Chan et al., in this edition of PLoS Neglected Tropical Diseases [27], apply searchstream surveillance techniques to the monitoring of dengue. In this case, search queries appear to closely track (rather than lead) dengue activity as measured by traditional systems. The authors have limited their model to certain locations defined in part by the extent of Internet use in these areas (Bolivia, Brazil, India, Indonesia and Singapore). Their findings are exciting: when evaluated in a “testing set” of data not used to derive initial models, they found extremely strong correlation between dengue-related query volumes and case counts reported by traditional surveillance systems, but their approach has the advantage of both timeliness and transparency (including the availability of the system on the Google.org website).

As with any prediction-oriented surveillance tool, a major concern relates to model “over-fitting” such that the prediction model performs well in the dataset that was used in its creation but fails to work well in the “real world”. Reassuringly the authors divided their data into a derivation set and a testing set (or “holdout set” as they call it), with the former used for model construction. As can be seen in the table and figure they present, their derived models perform extremely well in both sets in all countries, in the derivation set as expected, but also in the testing set. Perhaps less straightforward is the authors' decision to “smooth out” unusual spikes in search volumes in candidate queries; as demonstrated by the influenza example above, extreme surges in public interest in a disease can cause surges in query volumes, as can surges in interest related particular subject that is unrelated to the disease under surveillance but shares attributes that would be the subject of searches. By smoothing search volumes, the authors may have incorporated into their models terms that have the potential to “misbehave” in the future. For example, one imagines that if a novel (and frightening) new hemorrhagic fever unrelated to dengue emerges in one of these countries in coming years, one would imagine that the correlation between the search term “haemorrhagic fever” and dengue volumes would decline. As we don't have access to the precise query terms that were included in each country-specific model, it is difficult to know whether or not the terms included in the model would be vulnerable to such effects. The authors note that the expanding range of a clinically similar illness (Chikungunya) may confound the utility as well [28].

It would also be helpful to see to what extent there is overlap in components of models across countries, as this may help us understand whether these models can be applied to other jurisdictions or whether they are applicable only in the country for which they were constructed. As dengue is a disease whose range may change under the influence of climate change, it is important to know whether such an approach is applicable in the face of novel emergence of dengue in a new region or jurisdiction, or whether it is only applicable in countries like these in which dengue is currently endemic.

Perhaps the greatest challenge for the use of the approach described here is the same that applies across surveillance modalities: the same geographic locations that lack public health resources to control dengue, and to perform traditional surveillance, are likely to lag in access to the Internet as well. Nonetheless, the application of web-query based monitoring to a major and growing health threat in the developing world represents an important step forward. The ability to inexpensively and reliably maintain situational awareness of dengue activity will be welcomed by those charged with the public health response.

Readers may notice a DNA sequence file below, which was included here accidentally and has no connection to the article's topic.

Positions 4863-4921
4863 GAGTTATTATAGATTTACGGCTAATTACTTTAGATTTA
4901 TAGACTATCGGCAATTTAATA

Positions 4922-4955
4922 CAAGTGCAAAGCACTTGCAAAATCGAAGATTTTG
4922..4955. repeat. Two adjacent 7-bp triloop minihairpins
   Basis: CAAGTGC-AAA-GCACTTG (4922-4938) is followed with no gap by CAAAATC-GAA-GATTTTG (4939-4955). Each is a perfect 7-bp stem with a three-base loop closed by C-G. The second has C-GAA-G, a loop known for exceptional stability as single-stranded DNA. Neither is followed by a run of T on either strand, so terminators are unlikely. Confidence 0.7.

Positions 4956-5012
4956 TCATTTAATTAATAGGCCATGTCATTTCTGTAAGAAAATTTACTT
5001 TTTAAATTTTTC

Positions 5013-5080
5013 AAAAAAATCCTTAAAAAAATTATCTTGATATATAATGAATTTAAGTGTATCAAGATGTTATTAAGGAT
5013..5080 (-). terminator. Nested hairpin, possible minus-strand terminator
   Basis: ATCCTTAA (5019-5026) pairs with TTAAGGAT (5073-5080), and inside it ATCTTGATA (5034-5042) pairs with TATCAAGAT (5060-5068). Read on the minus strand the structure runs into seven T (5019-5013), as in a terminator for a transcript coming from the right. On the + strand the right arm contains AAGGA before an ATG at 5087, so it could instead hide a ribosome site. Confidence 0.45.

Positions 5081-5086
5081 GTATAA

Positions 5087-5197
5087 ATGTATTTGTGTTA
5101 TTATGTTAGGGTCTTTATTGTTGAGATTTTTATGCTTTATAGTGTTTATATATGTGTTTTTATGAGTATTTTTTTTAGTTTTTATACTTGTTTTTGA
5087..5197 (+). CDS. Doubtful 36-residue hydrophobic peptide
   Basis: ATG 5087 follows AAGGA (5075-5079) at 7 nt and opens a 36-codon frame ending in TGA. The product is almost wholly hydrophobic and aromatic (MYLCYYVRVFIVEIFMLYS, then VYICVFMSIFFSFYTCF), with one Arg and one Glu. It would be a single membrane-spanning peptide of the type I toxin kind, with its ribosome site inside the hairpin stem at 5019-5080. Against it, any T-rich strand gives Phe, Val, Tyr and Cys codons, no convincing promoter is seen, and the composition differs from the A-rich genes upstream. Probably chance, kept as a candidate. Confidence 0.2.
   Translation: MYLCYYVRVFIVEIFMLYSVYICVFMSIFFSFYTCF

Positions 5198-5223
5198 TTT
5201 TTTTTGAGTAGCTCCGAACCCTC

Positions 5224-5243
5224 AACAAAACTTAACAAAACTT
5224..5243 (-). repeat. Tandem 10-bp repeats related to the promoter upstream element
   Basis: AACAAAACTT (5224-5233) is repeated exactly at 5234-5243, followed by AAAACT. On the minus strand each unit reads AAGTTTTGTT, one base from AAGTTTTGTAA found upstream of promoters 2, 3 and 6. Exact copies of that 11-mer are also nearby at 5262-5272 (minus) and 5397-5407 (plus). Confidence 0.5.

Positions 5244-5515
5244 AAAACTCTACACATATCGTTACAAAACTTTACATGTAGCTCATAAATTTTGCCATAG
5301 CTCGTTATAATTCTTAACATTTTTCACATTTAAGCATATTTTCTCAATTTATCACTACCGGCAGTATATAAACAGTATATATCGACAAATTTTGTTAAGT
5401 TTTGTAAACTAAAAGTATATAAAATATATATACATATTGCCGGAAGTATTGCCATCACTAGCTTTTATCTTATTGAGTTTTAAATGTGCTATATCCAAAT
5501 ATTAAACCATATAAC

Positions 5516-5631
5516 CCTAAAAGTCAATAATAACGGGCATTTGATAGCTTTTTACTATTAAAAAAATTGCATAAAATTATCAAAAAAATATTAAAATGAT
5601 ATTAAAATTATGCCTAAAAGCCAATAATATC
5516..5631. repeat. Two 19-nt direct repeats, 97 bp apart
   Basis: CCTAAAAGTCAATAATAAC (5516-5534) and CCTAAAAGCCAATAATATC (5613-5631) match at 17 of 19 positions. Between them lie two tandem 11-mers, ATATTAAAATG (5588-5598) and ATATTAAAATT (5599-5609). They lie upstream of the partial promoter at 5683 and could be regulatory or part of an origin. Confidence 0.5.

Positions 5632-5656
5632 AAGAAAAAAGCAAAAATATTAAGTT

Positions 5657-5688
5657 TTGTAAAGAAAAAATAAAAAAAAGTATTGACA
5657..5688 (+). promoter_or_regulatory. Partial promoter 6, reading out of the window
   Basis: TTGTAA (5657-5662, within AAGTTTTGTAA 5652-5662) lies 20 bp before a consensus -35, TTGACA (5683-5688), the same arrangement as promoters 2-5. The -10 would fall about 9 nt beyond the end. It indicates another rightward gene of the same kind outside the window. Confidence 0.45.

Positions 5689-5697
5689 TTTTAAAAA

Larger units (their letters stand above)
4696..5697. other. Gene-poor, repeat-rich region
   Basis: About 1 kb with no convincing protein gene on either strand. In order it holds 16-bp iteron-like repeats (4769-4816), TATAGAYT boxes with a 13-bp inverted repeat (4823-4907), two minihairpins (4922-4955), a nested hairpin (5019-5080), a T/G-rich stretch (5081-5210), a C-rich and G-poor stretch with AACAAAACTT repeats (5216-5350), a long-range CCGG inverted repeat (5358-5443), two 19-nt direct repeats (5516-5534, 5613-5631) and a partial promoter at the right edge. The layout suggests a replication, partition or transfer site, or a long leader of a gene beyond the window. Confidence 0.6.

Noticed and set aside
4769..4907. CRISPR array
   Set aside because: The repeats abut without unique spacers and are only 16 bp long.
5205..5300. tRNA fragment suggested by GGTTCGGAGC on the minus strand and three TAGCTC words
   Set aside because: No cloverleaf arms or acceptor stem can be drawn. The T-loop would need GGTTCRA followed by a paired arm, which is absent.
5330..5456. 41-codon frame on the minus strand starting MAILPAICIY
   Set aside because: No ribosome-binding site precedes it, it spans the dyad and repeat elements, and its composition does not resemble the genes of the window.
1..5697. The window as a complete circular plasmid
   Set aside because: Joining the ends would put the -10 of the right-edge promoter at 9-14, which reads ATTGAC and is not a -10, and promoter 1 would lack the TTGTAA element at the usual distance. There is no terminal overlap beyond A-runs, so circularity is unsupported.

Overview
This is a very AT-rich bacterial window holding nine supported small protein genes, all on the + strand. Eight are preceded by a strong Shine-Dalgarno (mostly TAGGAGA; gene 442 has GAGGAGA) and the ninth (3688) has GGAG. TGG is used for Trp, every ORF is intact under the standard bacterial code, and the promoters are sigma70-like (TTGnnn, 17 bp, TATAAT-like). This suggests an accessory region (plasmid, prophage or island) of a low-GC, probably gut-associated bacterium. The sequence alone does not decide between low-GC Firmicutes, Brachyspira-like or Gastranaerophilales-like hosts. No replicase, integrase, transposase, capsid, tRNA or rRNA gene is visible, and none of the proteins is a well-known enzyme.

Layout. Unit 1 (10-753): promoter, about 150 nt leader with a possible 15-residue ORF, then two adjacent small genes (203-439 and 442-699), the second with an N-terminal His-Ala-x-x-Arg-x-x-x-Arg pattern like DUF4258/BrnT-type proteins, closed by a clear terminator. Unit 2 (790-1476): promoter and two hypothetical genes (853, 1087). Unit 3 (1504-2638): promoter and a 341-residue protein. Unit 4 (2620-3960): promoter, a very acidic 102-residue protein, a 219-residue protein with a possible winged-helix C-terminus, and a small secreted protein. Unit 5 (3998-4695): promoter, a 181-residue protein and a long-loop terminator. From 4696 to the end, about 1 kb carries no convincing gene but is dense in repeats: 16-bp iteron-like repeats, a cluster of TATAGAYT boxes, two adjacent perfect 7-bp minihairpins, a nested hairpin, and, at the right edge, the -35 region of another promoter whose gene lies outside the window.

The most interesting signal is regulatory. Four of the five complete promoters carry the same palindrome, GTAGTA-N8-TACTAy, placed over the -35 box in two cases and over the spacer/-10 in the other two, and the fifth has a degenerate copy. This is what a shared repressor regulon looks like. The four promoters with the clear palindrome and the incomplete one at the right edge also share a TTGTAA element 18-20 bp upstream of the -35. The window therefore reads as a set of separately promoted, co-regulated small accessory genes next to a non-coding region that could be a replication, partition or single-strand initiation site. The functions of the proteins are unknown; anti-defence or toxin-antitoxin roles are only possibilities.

Does the development of web-based surveillance tools represent a revolution in how we conceptualize surveillance? We think not: current high-quality public health surveillance already utilizes multiple sources of information to gain a more complete picture of the incidence and distribution of disease. For example, influenza surveillance may include laboratory-based virological surveillance, sentinel syndromic surveillance (e.g., school-based absenteeism reports) and evaluation of mortality trends for pneumonia and influenza, which taken together may provide a more complete picture of disease risk and impacts. Searchterm-based surveillance and other modalities mentioned above thus provide an additional tool in the surveillance toolbox, which has advantages over traditional surveillance as well as limitations. It should be noted, however, that limitations such as those described above are not absent from traditional surveillance systems either: estimates of incidence can change markedly with changing case definitions, incidence of laboratory-confirmed disease can change markedly with augmentation or restriction of clinical testing or changes in diagnostic test methodologies, and syndromic surveillance systems can be subject to poor specificity and frequent false alarms. Thus supplementary information derived using methods such as the one developed by Chan and colleagues should be welcomed by public health professionals. The transparency of such systems may also help demonstrate the value of openness in disease reporting, which may have “spillover effects” on traditional surveilance systems.